Obama and Karzai: A Relationship in Progress

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Jim Young / Reuters

U.S. President Barack Obama inspects a guard of honor with Afghan President Hamid Karzai at the presidential palace in Kabul on March 28, 2010

"Last question" had already been called in the conference room on Air Force One high above the Caspian Sea, Sunday, on its secret journey to Kabul. But a reporter for National Public Radio wanted to squeeze in one more: When had Afghanistan's President Hamid Karzai learned that Obama would be dropping in for an unscheduled visit?

"Probably, right about now," National Security Adviser James Jones answered, causing a ripple of laughter. It was a telling moment. Jones had just finished briefing reporters on what he described as an improving relationship with Karzai, and an improving security situation in the region. Yet he could still joke, in an on-the-record briefing, about how little trust there was between the two governments. After all, American news organizations had been discreetly alerted to the President's planned trip to Afghanistan more than two days earlier; the Afghan government was informed just until a couple hours before landing.

White House Press Secretary Robert Gibbs later insisted that the Afghan government had in fact been notified at roughly the same time as the traveling press, on the prior Thursday. But the underlying tension between Washington and Kabul signaled by Jones cast-off quip — a lingering suspicion that still colors the cooperation between two allies brought together by circumstance — set the mood for Obama's two-hour visit to Afghanistan's presidential palace.

In a joint meeting with reporters after the meeting, Obama emphasized the positive aspect of the relationship, only hinting at the problems that remain. "I want to send a strong message that the partnership between the United States and Afghanistan is going to continue," Obama said. "We have seen already progress with respect to the military campaign against extremism in the region. But we also want to continue to make progress on the civilian process of ensuring that agricultural production, energy production, good governance, rule of law, anticorruption efforts."

A senior Administration official traveling with Obama later told reporters that it was not an easy relationship to explain. "I don't think it's that everything is perfect, and I don't think it's just a question of us grasping at little steps," the official said. But this same official described the delicate diplomatic dance that was going on between the two nations as the U.S. implements a counterinsurgency strategy whose success depends largely on the ability of the Karzai government to win the backing of its own people.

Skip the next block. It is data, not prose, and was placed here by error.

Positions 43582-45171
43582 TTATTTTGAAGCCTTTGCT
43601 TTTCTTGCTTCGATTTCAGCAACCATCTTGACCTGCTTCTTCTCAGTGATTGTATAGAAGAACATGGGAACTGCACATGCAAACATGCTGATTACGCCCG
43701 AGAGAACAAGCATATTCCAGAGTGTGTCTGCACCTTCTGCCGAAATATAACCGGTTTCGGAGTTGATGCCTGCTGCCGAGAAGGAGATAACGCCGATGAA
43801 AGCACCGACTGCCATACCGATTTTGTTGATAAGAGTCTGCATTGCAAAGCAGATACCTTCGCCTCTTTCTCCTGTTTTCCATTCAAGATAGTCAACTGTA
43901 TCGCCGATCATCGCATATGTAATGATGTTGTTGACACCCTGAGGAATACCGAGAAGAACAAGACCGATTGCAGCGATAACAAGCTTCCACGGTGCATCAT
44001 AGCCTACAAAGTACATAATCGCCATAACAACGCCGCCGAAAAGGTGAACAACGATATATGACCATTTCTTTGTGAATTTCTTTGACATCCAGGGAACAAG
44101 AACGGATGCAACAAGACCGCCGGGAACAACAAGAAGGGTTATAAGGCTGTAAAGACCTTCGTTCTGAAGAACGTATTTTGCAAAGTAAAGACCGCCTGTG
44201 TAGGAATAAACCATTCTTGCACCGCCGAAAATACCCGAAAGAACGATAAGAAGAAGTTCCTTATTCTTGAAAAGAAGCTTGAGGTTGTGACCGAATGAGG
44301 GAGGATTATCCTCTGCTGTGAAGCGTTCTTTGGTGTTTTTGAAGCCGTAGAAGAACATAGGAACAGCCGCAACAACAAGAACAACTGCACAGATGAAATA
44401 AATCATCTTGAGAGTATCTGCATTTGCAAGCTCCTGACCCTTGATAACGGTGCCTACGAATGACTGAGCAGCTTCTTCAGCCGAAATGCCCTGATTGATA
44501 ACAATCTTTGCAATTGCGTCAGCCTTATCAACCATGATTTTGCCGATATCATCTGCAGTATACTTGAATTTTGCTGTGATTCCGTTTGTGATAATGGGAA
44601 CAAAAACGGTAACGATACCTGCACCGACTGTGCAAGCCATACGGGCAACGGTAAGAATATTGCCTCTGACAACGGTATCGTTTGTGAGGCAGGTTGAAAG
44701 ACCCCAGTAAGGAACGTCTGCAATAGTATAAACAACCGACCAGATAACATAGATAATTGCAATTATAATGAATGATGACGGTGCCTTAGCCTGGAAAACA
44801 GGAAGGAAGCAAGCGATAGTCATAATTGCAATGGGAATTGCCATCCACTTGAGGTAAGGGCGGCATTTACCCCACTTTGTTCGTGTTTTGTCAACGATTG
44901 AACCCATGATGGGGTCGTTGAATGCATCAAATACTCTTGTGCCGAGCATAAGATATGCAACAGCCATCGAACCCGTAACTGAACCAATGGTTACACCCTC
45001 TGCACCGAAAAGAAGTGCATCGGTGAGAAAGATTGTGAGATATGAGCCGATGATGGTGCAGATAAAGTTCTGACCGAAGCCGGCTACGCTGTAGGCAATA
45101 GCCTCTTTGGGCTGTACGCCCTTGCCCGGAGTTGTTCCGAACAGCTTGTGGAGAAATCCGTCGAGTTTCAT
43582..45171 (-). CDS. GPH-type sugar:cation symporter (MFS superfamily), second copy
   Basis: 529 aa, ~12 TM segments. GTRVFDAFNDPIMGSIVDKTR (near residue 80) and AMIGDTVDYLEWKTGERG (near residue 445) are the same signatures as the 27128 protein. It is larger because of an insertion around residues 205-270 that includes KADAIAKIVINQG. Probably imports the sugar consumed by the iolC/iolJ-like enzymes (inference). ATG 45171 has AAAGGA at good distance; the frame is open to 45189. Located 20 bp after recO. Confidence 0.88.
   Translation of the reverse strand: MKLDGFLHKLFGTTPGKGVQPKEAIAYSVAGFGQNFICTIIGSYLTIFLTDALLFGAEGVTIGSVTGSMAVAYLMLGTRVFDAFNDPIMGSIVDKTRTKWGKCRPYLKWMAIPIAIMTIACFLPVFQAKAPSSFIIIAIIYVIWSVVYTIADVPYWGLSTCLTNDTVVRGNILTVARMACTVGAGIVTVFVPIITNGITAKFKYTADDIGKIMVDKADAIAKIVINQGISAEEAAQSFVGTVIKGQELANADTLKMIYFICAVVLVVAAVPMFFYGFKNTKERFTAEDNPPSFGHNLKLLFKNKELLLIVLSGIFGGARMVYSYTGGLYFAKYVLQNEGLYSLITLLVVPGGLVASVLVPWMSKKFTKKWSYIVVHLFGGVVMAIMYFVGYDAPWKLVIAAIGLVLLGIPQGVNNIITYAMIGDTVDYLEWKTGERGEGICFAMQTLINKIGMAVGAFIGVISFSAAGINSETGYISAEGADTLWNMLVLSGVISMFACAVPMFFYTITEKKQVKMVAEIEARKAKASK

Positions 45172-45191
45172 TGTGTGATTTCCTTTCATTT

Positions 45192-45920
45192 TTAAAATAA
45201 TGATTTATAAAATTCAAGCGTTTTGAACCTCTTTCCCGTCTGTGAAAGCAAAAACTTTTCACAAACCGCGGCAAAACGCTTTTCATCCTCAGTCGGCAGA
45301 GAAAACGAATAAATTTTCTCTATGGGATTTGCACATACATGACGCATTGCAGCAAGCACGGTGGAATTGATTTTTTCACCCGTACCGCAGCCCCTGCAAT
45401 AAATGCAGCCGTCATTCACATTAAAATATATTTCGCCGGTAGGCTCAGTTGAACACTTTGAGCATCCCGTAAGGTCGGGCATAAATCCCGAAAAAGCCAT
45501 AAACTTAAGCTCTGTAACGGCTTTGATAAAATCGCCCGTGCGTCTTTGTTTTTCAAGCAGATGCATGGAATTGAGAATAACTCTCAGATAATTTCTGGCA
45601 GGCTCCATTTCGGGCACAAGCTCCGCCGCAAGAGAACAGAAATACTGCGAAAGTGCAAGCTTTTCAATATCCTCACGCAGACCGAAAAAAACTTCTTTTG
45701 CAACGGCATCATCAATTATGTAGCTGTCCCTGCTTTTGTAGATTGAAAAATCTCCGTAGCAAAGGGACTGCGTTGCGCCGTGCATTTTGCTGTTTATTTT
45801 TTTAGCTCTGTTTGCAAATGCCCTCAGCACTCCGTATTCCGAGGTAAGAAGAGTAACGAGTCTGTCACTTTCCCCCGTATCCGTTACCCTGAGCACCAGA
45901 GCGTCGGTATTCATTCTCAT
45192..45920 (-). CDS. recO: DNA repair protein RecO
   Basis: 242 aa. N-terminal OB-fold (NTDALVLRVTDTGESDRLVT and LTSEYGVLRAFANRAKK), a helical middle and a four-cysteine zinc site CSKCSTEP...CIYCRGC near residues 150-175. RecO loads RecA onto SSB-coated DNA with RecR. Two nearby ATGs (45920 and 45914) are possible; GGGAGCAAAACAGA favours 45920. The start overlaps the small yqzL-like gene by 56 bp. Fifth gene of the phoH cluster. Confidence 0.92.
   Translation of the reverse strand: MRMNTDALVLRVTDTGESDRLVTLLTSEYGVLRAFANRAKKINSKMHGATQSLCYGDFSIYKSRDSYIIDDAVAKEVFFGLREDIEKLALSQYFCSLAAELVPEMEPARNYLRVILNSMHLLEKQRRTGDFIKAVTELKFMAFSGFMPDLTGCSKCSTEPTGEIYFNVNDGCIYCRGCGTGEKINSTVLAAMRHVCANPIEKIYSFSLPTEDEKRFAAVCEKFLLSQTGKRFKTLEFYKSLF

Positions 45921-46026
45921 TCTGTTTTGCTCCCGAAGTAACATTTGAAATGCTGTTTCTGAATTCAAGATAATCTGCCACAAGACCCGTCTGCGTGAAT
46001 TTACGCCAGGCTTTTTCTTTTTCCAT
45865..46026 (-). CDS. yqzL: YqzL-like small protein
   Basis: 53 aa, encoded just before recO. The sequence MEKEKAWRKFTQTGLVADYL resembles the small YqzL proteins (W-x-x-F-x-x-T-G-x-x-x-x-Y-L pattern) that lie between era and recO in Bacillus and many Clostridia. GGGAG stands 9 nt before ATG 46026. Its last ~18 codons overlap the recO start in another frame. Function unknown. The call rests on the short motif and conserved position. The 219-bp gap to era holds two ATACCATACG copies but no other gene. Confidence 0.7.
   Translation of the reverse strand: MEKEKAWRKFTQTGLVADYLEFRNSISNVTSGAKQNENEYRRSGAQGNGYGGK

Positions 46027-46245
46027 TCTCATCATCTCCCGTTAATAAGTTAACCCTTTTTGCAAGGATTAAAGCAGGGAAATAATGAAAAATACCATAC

On March 15, Obama had discussed issues such as corruption and governance in a secure video teleconference with Karzai linking the White House Situation Room to Kabul. At the time, Obama made a number of requests of his Afghan partner. "The President feels that they have made good progress, and as a result asked President Karzai to come visit the United States in May," the official said on Sunday, in a briefing in Kabul.

But White House officials were vague about just how much progress had been made. As recently as last November, U.S. Ambassador to Afghanistan Karl Eikenberry had cabled Washington with a blistering assessment of Karzai, describing the Afghan President as "not an adequate strategic partner." The secret cable, later leaked to the media, added that "Karzai continues to shun responsibility for any sovereign burden, whether defense, governance or development."

During the flight, another reporter asked Jones whether the White House now views Karzai as a partner "adequate" to the task in Afghanistan. "Well, I think he is our partner," Jones replied. "We want to see the Afghans succeed. This is extremely important." But Jones left little doubt that Karzai's full cooperation with the U.S. was hardly a foregone conclusion. "Both Presidents have to be on the same wavelength," Jones continued. "And President Obama has been very clear with President Karzai as to what are the elements that he has to bring about on the national government level and also the sub-national government level so that this whole thing works."

The two men will follow up on May 12, when Karzai is expected to visit the White House for another meeting with Obama. Unlike the last meeting, Karzai will have significant advance notice to prepare for that discussion.